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Tennis String Gauges

by Tennisnerd

Let’s take a closer look at tennis string gauges. How does the thickness of the string influence the playability and characteristics?

Tennis string gauges usually vary from 1.05 mm to 1.41 mm. The most common range is in the middle, between 1.20-1.30 mm. Let’s look at the following table.

Tennis String Gauges and diameters

15 = 1.41 mm
15L = 1.35 mm
16 = 1.30 mm
17 = 1.25 mm
17L = 1.20 mm
18 = 1.10 mm
19 = 1.05 mm

Taking into account string materials like polyester, multifilament, gut, nylon, and kevlar. The shape of string: star-shaped, octagonal, hexagonal, twisted, rough. The color and brand and kind of hybrid setup we might use, we got ourselves as a staggering amount of string variables. I will try to tackle them one by one, but we are starting with gauge/thickness/diameter.

How does the string gauge affect playability?

It’s quite logical that the thicker the string, the more durable it is. If you’re not breaking strings regularly, you don’t need to play with 1.30 mm or above. A thicker gauge is more durable and controlled and a thinner gauge gives you a better feel, comfort, and bite on the ball.

Tennis Warehouse University offers an excellent string comparison tool where you can compare different factors of a string. If we put a couple of different gauges of strings there to compare stiffness, we find the following:

Babolat RPM Blast 1.30 vs 1.20 

As you can see most factors are similar, but the stiffness is significantly lower for the thinner gauge, while the spin potential is greater. The tension loss is almost always higher for the stiffer string, so that is really not an important factor here, but it is quite clear what happens when you go for the thinner gauge of Babolat RPM Blast.

Let’s look at another example.

HEAD Hawk 1.30 vs 1.25

HEAD Hawk is another example of a stiffer poly. As you can see the stiffness is lower for the thinner gauge, but the spin potential is not. Why? I can’t really understand it, but it shows that not everything is clear cut when it comes to strings. The thicker gauge of the Hawk string offers better friction, which means that the strings move and snap back into play. This is what produces extra spin.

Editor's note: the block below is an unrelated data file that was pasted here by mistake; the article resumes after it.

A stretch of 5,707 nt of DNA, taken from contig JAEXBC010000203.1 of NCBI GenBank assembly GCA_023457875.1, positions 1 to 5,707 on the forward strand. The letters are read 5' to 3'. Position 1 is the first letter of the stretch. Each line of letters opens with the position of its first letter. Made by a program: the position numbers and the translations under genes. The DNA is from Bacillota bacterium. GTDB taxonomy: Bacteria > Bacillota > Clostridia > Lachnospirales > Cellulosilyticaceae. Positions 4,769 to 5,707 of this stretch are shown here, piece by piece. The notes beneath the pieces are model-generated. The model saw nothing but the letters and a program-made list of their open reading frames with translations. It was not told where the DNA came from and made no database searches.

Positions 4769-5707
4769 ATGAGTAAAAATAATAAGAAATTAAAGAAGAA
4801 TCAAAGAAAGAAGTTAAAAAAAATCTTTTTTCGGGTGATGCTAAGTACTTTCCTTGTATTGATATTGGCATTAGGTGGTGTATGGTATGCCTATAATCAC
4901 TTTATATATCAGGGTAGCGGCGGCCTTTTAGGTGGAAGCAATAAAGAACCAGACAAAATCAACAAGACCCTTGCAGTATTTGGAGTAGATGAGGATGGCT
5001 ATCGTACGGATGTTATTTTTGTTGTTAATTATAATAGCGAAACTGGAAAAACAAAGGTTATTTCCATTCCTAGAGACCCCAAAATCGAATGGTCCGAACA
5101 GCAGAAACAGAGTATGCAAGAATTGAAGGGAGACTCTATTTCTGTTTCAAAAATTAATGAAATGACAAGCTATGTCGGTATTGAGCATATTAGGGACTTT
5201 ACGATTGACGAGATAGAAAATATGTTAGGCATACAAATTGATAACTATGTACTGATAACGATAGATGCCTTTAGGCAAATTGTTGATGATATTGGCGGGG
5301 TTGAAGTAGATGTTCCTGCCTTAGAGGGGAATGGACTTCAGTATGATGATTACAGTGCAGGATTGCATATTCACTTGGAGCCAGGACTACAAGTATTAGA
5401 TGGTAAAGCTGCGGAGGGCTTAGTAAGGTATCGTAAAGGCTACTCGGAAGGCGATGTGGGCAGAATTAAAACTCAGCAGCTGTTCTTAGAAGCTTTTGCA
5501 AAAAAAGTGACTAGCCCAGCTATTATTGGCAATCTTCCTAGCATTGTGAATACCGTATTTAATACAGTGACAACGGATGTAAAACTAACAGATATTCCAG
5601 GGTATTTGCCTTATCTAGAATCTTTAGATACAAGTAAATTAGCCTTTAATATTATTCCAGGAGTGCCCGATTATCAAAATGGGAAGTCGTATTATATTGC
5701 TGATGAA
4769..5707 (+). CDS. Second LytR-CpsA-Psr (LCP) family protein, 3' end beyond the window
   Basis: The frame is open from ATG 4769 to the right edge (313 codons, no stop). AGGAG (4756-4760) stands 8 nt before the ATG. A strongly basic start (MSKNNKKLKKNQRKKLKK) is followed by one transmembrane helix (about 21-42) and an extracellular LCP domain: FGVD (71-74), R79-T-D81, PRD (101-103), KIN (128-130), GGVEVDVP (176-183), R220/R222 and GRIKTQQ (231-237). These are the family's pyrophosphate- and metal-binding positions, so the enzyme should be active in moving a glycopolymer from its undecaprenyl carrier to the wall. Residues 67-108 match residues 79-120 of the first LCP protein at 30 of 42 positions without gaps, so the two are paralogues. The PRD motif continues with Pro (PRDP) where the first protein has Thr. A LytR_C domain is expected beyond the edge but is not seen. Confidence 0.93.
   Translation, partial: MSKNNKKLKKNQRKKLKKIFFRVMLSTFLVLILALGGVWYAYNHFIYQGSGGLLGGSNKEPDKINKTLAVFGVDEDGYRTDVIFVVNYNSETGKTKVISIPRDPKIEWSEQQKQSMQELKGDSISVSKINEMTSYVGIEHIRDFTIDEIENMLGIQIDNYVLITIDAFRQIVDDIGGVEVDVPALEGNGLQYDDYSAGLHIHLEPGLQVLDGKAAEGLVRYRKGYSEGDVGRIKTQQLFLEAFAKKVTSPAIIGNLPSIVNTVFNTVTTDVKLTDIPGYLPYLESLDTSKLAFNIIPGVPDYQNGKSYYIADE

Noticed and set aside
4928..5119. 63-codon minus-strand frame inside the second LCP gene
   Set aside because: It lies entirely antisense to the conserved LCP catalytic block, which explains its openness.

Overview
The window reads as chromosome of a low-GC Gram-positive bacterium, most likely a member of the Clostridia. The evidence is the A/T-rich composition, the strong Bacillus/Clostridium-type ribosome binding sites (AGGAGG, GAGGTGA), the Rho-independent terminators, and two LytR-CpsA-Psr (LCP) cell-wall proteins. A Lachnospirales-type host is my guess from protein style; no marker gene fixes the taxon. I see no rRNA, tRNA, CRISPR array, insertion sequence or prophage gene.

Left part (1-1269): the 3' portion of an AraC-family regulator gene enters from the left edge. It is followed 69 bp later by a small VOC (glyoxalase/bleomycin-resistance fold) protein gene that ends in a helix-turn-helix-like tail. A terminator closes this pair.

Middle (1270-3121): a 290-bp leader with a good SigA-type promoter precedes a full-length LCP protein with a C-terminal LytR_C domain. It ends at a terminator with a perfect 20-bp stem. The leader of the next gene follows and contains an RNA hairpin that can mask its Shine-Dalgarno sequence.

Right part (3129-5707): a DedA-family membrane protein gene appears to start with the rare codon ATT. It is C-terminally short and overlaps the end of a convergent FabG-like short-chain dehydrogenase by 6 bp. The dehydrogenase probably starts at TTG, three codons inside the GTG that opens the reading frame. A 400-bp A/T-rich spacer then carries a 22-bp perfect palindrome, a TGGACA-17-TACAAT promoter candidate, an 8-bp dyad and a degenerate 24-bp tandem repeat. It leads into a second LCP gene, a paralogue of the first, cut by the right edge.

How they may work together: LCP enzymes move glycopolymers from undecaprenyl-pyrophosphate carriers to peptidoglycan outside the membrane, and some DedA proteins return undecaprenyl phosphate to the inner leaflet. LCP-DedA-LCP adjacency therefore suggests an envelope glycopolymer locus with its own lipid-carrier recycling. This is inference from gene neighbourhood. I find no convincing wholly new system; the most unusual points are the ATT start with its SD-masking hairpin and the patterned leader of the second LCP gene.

What about softer strings?

When it comes to nylon or multifilament strings, the differences in stiffness are generally smaller.

Wilson Sensation 1.30 vs 1.25

A few key takeaways here are that there is almost no difference in stiffness, power, and spin potential between the gauges. The spin potential of a nylon string vs polyester is also quite far apart, but there are even stronger examples that I will use a post about spin.

Before I leave the string comparisons, I wanted to add this one. Just look at the stiffness of natural gut compared to a polyester string.

Natural gut vs polyester string stiffness

Wow, right? No wonder that some players will get arm issues from using stiff polyesters. A nylon/multifilament string might land in the 140-150 lb/in stiffness range, while natural gut lands well below 100! And look at the energy return and the tension loss. You don’t get a more comfortable response than that. Many non-string breakers might actually want to string a full bed of gut and play with it until it breaks. Natural gut strings cost more, but you can see why in the table above.

But what about durability?

The key reason to go for a thicker gauge is control and durability. It depends on how hard you hit and how much you make the strings move. If you go for a thinner poly, the trade-off in durability isn’t huge unless you are blasting the ball like Rafa Nadal (Nadal uses 1.35 gauge RPM Blast). I’ve been using a 1.15 Luxilon Alu Power in a Babolat Pure Storm Tour GT and I have noticed no major difference in durability, but I am not breaking strings frequently. I think for most players, a thinner gauge, a hybrid or a generally softer string, will do more good than harm.

If you’re breaking strings frequently, durable strings like Luxilon 4G or Solinco Confidential are great options. Or you can just go with a thicker gauge of your current string. Keep in mind though that this will likely increase the stiffness of the string.


We have seen that thinner strings generally provide a more comfortable feel. The slight drop-off in durability shouldn’t be a huge thing for most players. You have also been able to see what happens when you compare a natural gut string to a polyester string. There is a reason that natural gut is still around despite a cumbersome and expensive manufacturing process that results in a higher price.

Like I said in my previous article, do you break strings? Take a long hard look at your game. What do you need from your setup? Maybe it is time to change your strings?

If you want to buy a new set of strings, check out our affiliates below. If you purchase anything from them through the links below, they will send a commission to Tennisnerd. Hopefully, this will help Tennisnerd stay alive for years to come.

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